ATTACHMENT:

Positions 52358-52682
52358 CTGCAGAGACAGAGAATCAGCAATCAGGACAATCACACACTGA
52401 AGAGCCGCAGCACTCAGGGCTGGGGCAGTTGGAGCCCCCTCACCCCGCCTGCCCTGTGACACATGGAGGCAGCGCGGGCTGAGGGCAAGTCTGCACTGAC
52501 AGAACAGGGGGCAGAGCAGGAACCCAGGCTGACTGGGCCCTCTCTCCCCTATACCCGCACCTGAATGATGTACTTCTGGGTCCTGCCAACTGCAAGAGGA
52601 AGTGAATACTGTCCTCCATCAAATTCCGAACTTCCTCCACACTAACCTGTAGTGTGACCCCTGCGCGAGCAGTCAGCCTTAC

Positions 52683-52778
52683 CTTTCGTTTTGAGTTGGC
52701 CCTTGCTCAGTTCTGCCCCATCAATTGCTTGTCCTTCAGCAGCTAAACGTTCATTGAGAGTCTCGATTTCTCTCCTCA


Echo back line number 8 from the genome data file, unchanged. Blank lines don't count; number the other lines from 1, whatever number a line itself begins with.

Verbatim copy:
52701 CCTTGCTCAGTTCTGCCCCATCAATTGCTTGTCCTTCAGCAGCTAAACGTTCATTGAGAGTCTCGATTTCTCTCCTCA